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If an impromptu beach volleyball tournament breaks out in Athens among the broadcast journalists of the world -- admittedly a scarier prospect than when Tom Cruise and Anthony Edwards went Karch Kiraly on us in Top Gun -- the smart money is on the team from the National Broadcasting Company.
Not since Jesse Ventura co-hosted NBC's Saturday Night's Main Event two decades ago has a broadcast booth seated the sport's reigning strongman. The network's beach volleyball coverage features Kiraly as a first-time analyst.
And when he's not broadcasting, Kiraly and partner Mike Lambert form the top-ranked team on the AVP Tour. That begs an obvious question: Why will one-half of what is arguably the best beach volleyball team in the world be clothed in an NBC polo shirt, as opposed to sunglasses, a bright pink visor and U.S. togs? The answer is because of a process that seems more backwards than the plot of Memento. Olympic beach volleyball qualifying is based on a team's performances in FIVB events (the International Volleyball Federation) over an 18-month period between the spring of 2003 and the summer of '04. Since Kiraly and Lambert formed their duo at the start of this year, it was impossible for them to earn enough points to qualify for Athens. Despite recent tour victories in Manhattan Beach, Calif., and San Diego, and wins over Dain Blanton and Jeff Nygaard in three of their past four matches, Blanton and Nygaard and the team of Dax Holdren and Stein Metzger will represent the U.S. based on FIVB's system of points.
"One thing I'll be talking about during the Olympics is what my partner and I would do in this or that situation," says Kiraly, a three-time Olympic gold medalist. "Not so much in the sense of I wish I were there, but more like what would be effective against opponents."
NBC first approached Kiraly about the possibility of working as an Olympic analyst the year before the Sydney Games. But Kiraly was primed to make the Olympics again as a competitor. After he and then-partner, Adam Johnson, just missed out on qualifying, Kiraly decided to go to Sydney anyway, working for his various sponsors. Last August, after losing in the semifinals of an AVP event in Manhattan Beach, he joined the broadcast team of Chris Marlowe (who will provide play-by-play alongside Kiraly) and Mike Dodd (the NBC analyst for the indoor volleyball competition) for the final. He impressed the NBC brass enough to garner an open invitation (with an eye toward Athens) when he wasn't on the sand. "I'm in a unique situation because I'm still competing full-time," says Kiraly, 43. "The positive is I offer something most analysts don't -- and that's to be playing at the same level as many of the competitors."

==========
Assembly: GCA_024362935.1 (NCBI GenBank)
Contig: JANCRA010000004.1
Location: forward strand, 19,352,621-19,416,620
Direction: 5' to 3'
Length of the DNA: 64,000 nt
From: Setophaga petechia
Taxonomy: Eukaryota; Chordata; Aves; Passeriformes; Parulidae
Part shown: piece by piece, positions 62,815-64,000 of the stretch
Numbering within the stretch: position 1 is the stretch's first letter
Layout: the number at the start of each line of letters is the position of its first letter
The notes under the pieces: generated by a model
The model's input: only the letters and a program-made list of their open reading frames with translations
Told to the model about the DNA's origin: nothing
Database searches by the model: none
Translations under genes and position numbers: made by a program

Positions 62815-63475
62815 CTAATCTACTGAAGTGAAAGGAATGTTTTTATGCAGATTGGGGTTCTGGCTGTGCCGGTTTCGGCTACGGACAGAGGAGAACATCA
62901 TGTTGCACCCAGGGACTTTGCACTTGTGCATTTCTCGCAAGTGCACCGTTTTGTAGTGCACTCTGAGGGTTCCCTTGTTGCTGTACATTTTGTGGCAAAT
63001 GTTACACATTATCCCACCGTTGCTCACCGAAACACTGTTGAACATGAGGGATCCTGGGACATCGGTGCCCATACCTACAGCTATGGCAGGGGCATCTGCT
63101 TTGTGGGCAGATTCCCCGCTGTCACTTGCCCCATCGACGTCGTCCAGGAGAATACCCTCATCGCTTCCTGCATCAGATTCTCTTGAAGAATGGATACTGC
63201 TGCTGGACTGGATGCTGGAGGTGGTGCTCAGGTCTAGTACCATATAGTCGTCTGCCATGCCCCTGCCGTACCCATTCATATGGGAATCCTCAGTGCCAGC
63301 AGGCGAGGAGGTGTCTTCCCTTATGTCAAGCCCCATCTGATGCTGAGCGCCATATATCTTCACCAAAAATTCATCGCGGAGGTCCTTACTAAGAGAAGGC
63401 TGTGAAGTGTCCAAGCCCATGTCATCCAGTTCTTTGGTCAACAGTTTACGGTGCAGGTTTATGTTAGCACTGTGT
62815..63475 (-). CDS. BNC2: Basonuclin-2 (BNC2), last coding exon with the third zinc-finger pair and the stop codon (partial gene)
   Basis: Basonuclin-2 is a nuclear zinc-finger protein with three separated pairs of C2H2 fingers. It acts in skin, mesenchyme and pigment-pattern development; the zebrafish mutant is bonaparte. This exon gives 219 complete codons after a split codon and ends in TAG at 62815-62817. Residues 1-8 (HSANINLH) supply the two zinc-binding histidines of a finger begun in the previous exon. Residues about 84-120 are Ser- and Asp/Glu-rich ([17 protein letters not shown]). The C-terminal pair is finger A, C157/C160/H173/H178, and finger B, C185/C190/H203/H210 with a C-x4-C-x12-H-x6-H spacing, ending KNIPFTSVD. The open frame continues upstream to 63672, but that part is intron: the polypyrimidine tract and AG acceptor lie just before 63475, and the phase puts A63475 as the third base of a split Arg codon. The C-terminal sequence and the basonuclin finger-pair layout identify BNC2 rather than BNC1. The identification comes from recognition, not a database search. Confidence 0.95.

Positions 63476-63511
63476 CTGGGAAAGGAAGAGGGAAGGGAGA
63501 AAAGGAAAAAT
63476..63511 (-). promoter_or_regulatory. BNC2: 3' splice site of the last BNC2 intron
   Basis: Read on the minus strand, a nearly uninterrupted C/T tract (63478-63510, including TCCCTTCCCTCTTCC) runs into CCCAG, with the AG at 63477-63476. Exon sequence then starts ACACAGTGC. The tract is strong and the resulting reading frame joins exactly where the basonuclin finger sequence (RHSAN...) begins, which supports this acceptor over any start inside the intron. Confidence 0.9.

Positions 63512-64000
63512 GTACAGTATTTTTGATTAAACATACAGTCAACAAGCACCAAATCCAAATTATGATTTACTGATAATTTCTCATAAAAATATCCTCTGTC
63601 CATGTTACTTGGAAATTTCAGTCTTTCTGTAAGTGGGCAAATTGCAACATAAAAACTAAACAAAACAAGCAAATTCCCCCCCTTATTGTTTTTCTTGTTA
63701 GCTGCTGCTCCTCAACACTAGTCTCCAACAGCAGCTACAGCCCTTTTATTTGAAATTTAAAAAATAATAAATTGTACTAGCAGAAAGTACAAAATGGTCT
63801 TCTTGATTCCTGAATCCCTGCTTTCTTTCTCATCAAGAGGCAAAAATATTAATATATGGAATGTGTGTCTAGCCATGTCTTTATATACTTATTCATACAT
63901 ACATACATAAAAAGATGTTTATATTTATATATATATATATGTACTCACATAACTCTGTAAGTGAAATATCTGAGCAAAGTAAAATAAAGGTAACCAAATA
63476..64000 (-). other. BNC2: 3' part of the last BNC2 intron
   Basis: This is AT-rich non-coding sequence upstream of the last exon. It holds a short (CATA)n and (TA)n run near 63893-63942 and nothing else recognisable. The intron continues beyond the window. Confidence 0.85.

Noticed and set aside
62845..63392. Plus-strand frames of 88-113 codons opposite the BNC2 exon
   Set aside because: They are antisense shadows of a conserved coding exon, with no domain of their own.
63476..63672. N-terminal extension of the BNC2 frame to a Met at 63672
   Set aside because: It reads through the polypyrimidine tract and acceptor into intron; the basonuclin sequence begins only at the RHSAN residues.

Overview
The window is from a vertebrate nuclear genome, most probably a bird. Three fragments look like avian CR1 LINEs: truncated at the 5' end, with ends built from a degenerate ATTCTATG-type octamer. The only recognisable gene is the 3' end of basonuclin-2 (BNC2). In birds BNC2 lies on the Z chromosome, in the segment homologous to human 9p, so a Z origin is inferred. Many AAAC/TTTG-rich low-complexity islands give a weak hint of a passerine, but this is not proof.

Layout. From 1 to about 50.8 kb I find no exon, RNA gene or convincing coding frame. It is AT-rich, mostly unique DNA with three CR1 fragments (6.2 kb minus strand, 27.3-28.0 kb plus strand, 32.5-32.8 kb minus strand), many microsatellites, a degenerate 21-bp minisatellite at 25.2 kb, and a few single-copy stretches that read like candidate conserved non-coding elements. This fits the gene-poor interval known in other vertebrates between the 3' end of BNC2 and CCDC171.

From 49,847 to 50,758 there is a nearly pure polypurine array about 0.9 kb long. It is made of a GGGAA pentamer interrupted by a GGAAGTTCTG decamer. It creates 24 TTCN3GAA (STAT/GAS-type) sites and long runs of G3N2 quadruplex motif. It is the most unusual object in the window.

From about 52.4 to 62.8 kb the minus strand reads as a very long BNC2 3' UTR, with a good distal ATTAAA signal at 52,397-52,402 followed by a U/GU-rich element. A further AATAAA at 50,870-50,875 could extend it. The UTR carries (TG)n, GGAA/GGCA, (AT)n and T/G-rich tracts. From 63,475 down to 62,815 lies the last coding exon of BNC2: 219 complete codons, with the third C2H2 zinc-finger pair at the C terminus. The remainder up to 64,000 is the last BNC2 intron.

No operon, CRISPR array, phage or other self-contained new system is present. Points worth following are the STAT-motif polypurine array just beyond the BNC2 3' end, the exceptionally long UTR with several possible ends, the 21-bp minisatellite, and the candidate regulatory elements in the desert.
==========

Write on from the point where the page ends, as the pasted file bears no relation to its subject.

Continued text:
The Athens assignment won't be a day at the beach. Plans are in the works to show five or six hours of coverage per day over the first six days of the competition. It's possible Kiraly will arrive at the Olympic Beach Volleyball Centre at 7 a.m. and leave after midnight. "I'm going to have to hydrate more than the players," he says, laughing.
Kiraly has been all over the dial the last couple of weeks -- challenging Maria Sharapova for the most screen time by a blond athlete - including stops on McEnroe, Dennis Miller, and The Best Damn Sports Show, Period. He has a chance to emerge as one of NBC's broadcasting stars during the Games. Kiraly is eerily at ease in front of the camera and is clearly bright - he graduated from UCLA with a biochemistry degree. But, for now, he says he has no intention of following the path forged by his '84 gold-medal-winning teammates Marlowe and Paul Sunderland, now the respected voice of the Los Angeles Lakers. "I'm kind of getting my feet wet in the broadcasting arena," says Kiraly. "I just want to work hard at doing the best job I can do as an analyst of the game I know best."
To that end he's been working with a well-known broadcast coach, Lou Riggs. "He's been a great help just in terms of the little mechanics," Kiraly says. "Such as if you're doing an on-camera piece, how do you hold the microphone properly? I never knew there was a proper way to hold it in terms of keeping it at the same spot on your body -- kind of a little in front of your sternum -- so even if you turn to your broadcast partner, the microphone swings with you. I never even had a clue you would need to think about that."